To claim that major conclusions can be drawn from the dozen decisions handed down since the Trade Secrets Act came into force would not be serious. Nevertheless, listing and comparing these rulings has led to some striking observations.

The number of judgments that we found is limited. There are a number of possible explanations for this. A first explanation could be that some parties whose information has been misappropriated since the Trade Secrets Act have not (yet) determined this. This explanation seems to be confirmed by the fact that in several of the cases we have discussed, a period of three to four years elapsed between the facts giving rise to the claim and the first step taken by the claimant against the alleged infringer.[vii] The limited number of judgments may also be partially explained by the fact that even parties who have established infringement may have subsequently realized how many hurdles there are to bringing a successful claim under the Trade Secrets Act. Finally, it seems that there may well be a significant number of potential claimants who, though being aware of infringement and willing to overcome the hurdles, possess insufficient evidence to demonstrate that the infringer misappropriated their secret information. Although the possibility of a unilateral application through summary proceedings was discussed, a statutory scheme like that for intellectual property rights (the counterfeit search and seizure procedure) would probably allow for smoother gathering of evidence.


Continue Reading International Issues in Trade Secret Law Series: A Look Back at Issues Under the Belgian Trade Secrets Act

In our prior post, we discussed what constitutes unlawful use of trade secrets, who bears the burden of proof, and how evidence can be collected to prove trade secret misappropriation under Belgian law.

Today’s post, which is the fifth and last in our series where we spotlight international issues in trade secret law, looks at two final questions:

1) Protection of trade secrets during court proceedings: who is allowed inside the “confidentiality club”?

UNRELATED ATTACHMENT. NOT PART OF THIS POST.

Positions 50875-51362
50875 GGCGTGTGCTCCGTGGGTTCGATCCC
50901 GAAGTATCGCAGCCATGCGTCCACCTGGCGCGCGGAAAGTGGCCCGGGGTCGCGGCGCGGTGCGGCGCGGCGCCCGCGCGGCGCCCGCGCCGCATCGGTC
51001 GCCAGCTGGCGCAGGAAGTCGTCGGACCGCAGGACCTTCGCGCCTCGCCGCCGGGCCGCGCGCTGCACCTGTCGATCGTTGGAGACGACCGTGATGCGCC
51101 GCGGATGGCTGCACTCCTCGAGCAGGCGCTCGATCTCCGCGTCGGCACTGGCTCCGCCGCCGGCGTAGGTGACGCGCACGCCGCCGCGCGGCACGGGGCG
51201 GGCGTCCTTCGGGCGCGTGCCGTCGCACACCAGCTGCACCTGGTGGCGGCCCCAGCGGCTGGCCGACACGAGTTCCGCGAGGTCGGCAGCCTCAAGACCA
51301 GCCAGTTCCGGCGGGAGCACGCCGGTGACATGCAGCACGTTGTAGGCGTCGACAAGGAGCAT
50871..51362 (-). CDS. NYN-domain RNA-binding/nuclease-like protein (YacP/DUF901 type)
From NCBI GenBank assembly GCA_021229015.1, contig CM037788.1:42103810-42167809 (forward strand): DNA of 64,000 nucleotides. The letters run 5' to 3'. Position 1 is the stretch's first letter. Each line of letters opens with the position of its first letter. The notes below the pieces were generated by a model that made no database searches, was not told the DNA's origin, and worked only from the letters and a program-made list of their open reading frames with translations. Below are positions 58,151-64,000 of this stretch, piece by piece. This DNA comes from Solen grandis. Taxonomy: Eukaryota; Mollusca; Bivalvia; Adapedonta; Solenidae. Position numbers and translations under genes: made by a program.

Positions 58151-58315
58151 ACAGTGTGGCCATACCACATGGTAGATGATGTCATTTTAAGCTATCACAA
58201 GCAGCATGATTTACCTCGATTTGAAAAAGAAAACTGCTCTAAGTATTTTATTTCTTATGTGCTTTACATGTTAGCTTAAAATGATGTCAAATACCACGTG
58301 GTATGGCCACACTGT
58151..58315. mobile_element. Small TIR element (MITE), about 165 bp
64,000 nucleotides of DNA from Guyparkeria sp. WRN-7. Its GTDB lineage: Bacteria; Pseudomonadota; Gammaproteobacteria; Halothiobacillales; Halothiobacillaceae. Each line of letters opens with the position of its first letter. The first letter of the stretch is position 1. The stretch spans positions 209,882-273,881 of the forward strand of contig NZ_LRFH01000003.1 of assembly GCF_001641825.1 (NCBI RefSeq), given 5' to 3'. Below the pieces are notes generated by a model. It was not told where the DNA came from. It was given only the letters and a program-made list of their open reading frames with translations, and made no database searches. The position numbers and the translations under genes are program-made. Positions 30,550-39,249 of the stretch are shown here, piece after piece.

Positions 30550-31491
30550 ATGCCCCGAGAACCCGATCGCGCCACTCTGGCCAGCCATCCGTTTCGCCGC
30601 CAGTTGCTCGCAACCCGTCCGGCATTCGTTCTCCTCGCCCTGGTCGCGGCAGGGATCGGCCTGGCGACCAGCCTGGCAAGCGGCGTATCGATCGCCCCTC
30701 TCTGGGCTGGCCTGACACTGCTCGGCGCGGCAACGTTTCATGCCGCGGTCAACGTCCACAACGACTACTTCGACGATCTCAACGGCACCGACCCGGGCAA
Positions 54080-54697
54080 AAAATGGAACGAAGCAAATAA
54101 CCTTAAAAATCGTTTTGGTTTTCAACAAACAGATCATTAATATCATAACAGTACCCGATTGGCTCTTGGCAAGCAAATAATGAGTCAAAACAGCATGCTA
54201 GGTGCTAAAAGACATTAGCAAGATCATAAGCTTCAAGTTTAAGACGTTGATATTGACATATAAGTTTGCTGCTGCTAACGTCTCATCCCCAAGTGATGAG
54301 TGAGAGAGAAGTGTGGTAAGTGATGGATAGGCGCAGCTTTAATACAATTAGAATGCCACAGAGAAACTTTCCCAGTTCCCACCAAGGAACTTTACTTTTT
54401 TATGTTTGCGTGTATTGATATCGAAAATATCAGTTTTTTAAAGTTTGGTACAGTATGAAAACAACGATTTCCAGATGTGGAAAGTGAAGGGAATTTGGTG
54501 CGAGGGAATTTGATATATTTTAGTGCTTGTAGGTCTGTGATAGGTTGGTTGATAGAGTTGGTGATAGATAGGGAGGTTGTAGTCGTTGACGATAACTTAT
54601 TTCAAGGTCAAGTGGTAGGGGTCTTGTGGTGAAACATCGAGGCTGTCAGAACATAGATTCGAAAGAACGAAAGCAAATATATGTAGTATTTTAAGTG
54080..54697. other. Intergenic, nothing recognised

A “confidentiality club” may sound rather like a speakeasy, but it is not. For those readers who are not particularly familiar with this area, we will first explain the problem for which the “confidentiality club” attempts to provide a solution. A thorny issue during court proceedings to enforce trade secrets is that the holder of the trade secret sometimes has to reveal more than they would like in order to increase the chances of success. This is often the reason why claimants are deliberately vague about the exact contents of a trade secret, or about where exactly the trade secret value resides. This comes usually with the risk that the claim will be dismissed for failure to meet the burden of proof. It is, understandably, not an attractive option to draw up briefs providing detailed information about the trade secret when it is not clear how much secret information has actually been stolen or is in the possession of the defendant. This would simply provide the contested information on a silver platter to the defendant. A similar problem arises with the pleadings and decisions of the court. Because, as a general rule, court hearings are public in Belgium, interested competitors could be in the audience to listen to everything that is being disclosed about the litigated trade secrets. However, for judgments and decisions to be based on correct reasoning and, above all, for them to be intelligible to parties not involved in the proceedings, judgments will have to include minimum information about the trade secrets. When transposing the Trade Secrets Directive, the Belgian legislator tried to meet this sensible concern by setting out a general protection scheme in Article 871bis of the Belgian Judicial Code. Article 871bis of the Belgian Judicial Code can be applied not only in proceedings about trade secrets, but also in other proceedings where a trade secret is used as evidence and must be submitted for the assessment of the court. Among the measures listed in Article 871bis of the Belgian Judicial Code are the possibility to issue redacted versions of court decisions and, of course, to set up so-called “confidentiality clubs.” These refer to the limited groups of persons who are, in certain cases, given access to certain documents shared in the proceedings and/or at certain hearings (and the relevant reports) during which trade secrets will be discussed.